Nikita Mazepin will reveal more details behind the nature of his departure from the Haas Formula 1 team later this week, as the Russian driver is set to address media on Wednesday.
Last week, Haas announced that Mazepin would not be kept on in his seat for a second season with the team. The announcement was made at the same time as Haas confirmed the departure of Russian title sponsor Uralkali.
Uralkali is a potash fertiliser company, whose majority shareholder and current chair is Dmitry Mazepin, Nikita's father. With severe economic sanctions being placed upon Russian companies, Haas opted to sever ties with Uralkali and, at the same time, drop Mazepin.
Mazepin furious after Haas elect to drop him
The 22-year-old later took to social media to slam the decision taken by Haas, releasing a statement in which he said that he had been willing to follow FIA procedures that would have allowed him to race – the governing body requiring Russian athletes to sign a document that distanced themselves from showing any sort of support for Russia or the country's recent actions.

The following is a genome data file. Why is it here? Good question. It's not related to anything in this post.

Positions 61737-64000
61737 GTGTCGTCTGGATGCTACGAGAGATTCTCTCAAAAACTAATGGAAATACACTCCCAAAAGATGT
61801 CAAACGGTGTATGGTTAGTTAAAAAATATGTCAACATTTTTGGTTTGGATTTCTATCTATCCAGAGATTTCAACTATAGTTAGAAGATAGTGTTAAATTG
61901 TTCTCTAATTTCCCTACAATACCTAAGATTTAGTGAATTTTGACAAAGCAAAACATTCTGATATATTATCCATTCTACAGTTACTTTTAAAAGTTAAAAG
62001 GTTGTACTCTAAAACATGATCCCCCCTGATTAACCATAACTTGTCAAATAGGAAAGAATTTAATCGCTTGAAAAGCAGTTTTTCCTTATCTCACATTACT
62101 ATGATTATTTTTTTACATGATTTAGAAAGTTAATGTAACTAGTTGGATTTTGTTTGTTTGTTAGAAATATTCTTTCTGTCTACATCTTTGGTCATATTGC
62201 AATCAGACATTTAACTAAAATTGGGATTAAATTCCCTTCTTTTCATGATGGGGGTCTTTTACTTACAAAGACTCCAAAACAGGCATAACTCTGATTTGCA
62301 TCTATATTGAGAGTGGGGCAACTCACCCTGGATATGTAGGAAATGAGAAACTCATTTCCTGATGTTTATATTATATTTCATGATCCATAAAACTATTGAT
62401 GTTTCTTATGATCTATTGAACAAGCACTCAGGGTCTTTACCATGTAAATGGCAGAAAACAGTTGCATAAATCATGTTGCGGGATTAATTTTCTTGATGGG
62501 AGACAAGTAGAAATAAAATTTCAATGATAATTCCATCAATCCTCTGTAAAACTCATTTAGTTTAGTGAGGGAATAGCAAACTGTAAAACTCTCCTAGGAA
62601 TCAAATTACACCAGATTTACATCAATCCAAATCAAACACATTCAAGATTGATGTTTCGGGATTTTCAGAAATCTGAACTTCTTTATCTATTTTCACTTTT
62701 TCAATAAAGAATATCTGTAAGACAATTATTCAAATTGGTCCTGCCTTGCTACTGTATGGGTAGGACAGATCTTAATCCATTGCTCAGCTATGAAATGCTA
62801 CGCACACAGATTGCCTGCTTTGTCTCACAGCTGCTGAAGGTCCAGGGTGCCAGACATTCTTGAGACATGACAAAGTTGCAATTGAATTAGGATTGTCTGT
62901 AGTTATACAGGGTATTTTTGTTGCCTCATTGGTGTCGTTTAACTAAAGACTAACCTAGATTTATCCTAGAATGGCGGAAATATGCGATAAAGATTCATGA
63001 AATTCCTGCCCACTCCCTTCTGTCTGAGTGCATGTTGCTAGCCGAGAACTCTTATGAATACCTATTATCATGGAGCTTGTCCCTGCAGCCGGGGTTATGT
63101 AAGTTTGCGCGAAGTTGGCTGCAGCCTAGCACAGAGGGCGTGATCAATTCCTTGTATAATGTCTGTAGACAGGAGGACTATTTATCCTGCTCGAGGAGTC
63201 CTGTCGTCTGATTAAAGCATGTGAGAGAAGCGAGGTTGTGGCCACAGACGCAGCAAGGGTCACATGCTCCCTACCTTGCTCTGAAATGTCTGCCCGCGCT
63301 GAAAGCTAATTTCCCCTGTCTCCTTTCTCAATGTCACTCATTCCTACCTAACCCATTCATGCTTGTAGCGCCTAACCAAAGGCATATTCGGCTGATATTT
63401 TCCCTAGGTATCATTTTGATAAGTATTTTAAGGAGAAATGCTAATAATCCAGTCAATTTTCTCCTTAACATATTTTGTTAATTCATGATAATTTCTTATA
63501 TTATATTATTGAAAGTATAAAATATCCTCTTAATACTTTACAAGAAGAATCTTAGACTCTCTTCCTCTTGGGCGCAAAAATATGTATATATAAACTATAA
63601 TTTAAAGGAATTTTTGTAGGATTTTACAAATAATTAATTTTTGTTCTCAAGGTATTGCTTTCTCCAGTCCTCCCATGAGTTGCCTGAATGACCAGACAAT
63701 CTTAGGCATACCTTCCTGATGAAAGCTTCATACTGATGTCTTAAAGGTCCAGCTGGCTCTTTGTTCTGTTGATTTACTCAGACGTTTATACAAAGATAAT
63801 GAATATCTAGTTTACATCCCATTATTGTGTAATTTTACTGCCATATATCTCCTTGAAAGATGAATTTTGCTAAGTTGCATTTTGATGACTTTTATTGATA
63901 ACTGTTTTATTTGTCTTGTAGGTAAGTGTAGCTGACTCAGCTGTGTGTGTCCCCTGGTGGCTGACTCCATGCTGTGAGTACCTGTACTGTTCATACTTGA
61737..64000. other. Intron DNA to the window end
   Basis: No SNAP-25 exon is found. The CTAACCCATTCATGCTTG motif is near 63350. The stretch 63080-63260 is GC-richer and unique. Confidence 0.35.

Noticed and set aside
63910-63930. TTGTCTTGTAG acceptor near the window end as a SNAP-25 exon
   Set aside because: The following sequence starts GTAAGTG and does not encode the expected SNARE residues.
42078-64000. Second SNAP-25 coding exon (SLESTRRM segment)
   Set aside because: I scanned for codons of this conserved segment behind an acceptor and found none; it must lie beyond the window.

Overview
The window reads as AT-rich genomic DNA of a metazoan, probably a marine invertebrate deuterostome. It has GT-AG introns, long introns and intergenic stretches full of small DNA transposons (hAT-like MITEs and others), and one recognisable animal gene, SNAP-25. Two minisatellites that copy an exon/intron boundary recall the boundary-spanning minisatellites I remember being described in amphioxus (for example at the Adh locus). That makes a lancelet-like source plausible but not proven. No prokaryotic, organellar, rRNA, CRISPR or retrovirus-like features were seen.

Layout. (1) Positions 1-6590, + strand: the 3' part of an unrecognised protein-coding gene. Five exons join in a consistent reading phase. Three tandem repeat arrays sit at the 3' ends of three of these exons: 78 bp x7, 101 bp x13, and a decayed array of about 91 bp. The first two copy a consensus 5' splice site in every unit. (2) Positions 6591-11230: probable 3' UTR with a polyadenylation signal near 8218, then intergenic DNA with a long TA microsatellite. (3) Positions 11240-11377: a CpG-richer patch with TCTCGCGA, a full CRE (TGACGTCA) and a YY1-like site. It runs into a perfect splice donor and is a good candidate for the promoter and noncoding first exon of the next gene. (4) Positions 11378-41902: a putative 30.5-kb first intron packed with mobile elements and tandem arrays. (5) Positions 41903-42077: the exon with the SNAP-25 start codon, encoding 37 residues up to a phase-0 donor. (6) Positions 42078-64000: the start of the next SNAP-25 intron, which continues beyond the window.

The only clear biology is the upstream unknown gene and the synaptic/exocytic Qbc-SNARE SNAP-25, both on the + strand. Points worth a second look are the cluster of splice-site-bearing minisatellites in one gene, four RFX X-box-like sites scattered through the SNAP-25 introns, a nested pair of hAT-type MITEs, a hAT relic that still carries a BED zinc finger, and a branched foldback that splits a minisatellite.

But Mazepin claimed that "no process had been followed", suggesting his ousting was a decision taken by Haas directly, rather than being brought on by the FIA stipulations.
He will address media on Wednesday, 9 March, at 09:00 GMT. Mazepin is set to reveal information about the latest events surrounding his Haas departure, as well as hinting that "future plans" may be announced.
Meanwhile, Haas are yet to confirm who will replace Mazepin for the 2022 season.
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Motorsport UK introduced Russian ban on "moral grounds"
Last week, British organisation Motorsport UK announced a ban on Russian and Belarusian athletes and teams taking part in motorsport events held in the UK.
This statement was a breach of the FIA's implemented process, with the governing body allowing affected athletes to participate in events provided they were willing to sign the FIA's 'Neutrality and Peace Commitment' document.
This document committed athletes to distance themselves from Russian flags and symbology, as well as ensuring no public shows of support, direct or otherwise, for Russia's actions in Ukraine.
Sources with knowledge of the situation have told RacingNews365.com that Motorsport UK Hugh Chambers called the FIA last Friday to clarify their position. Chambers is said to have explained that although Motorsport UK had no statutory right to adopt the stance they did, they had acted upon moral grounds.
Motorsport UK declined to comment.